Last Updated on May 17, 2020
Even though they are both sanders, the belt sander and the orbital sander are pretty different tools. They are both power tools that use sandpaper to smooth and shape wood, it’s true, but they go about their business in very different ways. As a consequence, they have very different specialty and application.
Belt sanders are big, aggressive sanders intended to remove a whole lot of material in a hurry. They come in four basic sizes, from 3×18 to 4×24. The most popular one is the 3×21 because it’s the most versatile and easiest to control. The 4×24, by contrast, is a giant aggressive sander that in the hands of an inexperienced user has the tendency to do a lot of damage to the wood you’re trying to work.
Belt sanders are essentially a motor attached to two rotating drums. As the drums turn, they move a sandpaper belt, which is run across the desired surface.
These work best on large, flat surfaces, and can strip off not just wood but coating materials like paint. If you’re looking to strip down and finish entire planks, a belt sander is a good choice because it will offer pretty uniform results across the breadth of its sanding surface.
As you can probably imagine, a belt sander won’t work very well if you really need to do finesse work or shaping. These are designed for straightforward sanding.
If you’re looking for a belt sander, we recommend this one. It’s powerful and durable while being very affordable.
An orbital sander is a lightweight, hand-held sanding tool that permits you great flexibility in where you apply your sanding head. If a belt sander has the brute power of a two-handed machete, the orbital sander has the precision and finesse of a surgeon’s scalpel.
Orbital sanders are so-called because they move the attached sandpaper, a sheet usually 9×11”, in small circles. Those circles are called orbits.
Orbit sanders specialize in doing small jobs where shaping and finishing are called for rather than grinding paint off a piece of wood. They are ideal for shaping wood and sanding around curves. You can, for instance, shape and polish a wooden door knob.
Whereas it is not at all appropriate to use a belt sander to smooth curves in your wood, it’s only slightly more possible to use an orbital sander to work a flat plank. It doesn’t have the power to remove stains and paints, and if you try you’re like to ruin your attachments. As for the wood itself, using an orbital sander is a good way to waste an afternoon doing what would take a belt sander maybe a couple of minutes to do.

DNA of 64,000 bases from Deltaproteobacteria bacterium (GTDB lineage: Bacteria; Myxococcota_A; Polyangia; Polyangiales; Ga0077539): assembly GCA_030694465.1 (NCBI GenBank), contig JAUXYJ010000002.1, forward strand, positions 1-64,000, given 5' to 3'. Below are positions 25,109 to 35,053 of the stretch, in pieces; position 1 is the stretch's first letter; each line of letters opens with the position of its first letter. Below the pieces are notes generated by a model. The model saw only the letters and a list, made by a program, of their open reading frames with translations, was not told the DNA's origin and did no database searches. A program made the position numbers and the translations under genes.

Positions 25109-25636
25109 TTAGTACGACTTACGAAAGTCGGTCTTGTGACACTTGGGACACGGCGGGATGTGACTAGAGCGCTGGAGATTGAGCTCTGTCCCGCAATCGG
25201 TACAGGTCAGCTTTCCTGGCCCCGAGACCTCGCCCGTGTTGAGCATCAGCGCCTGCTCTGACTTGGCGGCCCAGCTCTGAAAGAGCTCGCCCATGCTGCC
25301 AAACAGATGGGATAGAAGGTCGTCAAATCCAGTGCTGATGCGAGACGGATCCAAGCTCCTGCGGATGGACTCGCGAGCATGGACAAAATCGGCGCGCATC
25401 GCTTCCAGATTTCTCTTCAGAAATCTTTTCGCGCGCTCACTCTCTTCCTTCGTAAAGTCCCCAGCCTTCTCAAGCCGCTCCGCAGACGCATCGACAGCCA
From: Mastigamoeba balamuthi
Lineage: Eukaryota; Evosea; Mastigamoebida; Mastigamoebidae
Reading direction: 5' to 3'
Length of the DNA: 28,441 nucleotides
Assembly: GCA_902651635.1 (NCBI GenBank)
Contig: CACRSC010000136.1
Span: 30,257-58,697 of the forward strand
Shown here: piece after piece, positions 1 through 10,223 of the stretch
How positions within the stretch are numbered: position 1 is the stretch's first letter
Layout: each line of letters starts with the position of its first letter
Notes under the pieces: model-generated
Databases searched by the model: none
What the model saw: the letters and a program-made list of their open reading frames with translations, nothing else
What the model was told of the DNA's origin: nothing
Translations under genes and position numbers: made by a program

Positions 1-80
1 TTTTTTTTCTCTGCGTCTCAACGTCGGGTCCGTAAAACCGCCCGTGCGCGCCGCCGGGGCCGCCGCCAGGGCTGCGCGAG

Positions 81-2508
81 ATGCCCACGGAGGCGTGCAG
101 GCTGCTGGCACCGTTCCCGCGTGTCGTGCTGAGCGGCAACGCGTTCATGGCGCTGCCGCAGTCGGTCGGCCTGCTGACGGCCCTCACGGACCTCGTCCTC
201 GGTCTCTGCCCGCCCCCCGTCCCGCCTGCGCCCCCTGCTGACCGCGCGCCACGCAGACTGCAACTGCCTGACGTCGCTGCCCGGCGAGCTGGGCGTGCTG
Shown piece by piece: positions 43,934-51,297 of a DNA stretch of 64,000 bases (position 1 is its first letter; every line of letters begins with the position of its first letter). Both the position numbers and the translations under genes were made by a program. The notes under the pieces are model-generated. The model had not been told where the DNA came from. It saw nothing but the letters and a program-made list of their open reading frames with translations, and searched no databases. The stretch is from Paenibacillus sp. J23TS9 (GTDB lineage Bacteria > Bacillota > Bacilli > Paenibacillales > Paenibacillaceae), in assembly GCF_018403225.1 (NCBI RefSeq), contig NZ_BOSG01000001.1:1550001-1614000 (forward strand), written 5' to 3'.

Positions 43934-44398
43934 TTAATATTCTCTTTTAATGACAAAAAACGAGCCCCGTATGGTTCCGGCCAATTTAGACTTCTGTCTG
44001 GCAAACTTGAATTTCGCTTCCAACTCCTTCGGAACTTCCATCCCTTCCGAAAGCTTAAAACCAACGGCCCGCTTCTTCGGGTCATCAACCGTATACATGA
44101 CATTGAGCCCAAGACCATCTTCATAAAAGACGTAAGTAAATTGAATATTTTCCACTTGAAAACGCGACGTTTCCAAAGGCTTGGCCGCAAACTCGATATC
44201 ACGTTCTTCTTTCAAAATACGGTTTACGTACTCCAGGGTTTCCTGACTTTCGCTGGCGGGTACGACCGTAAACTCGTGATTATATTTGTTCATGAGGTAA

If you’re looking for an orbital sander, we recommend the one found here. It’s the winner of our tests. It’s powerful, and feels great to work with. However, it is quite a bit pricier than the belt sander above.
These two sanders appear on opposite ends of the sander spectrum. Belt sanders, with thick rolls of sandpaper spun by two drums, are designed for wide, heavy work. They have powerful motors and if you don’t pay close attention, they can get away with you. That creates a risk that in using it you might mark up your wood. But if you need a brutally powerful sander, it’s the right one for the job.
Orbital sanders are towards the lower end of sanders. It has a higher grit of sandpaper and moves the head around in circles in preparation for you finishing the job. It’s good for removing paint or varnish, but it’s relatively small head makes it pretty unsuitable for working across large pieces of wood.
If you have wood projects in your future and think it might be a hobby you take up, it’s important to know what tools are designed for what purpose. This not only will help you with immediate projects, but is a good foundation of knowledge as you build your home tool inventory.
Hi there! My name is Adam and I write for HealthyHandyman. I have a great passion for writing about everything related to tools, home improvement, and DIY. In my spare time, I'm either fishing, playing the guitar, or spending quality time with my beloved wife. You'll also often find me in my workshop working on some new project!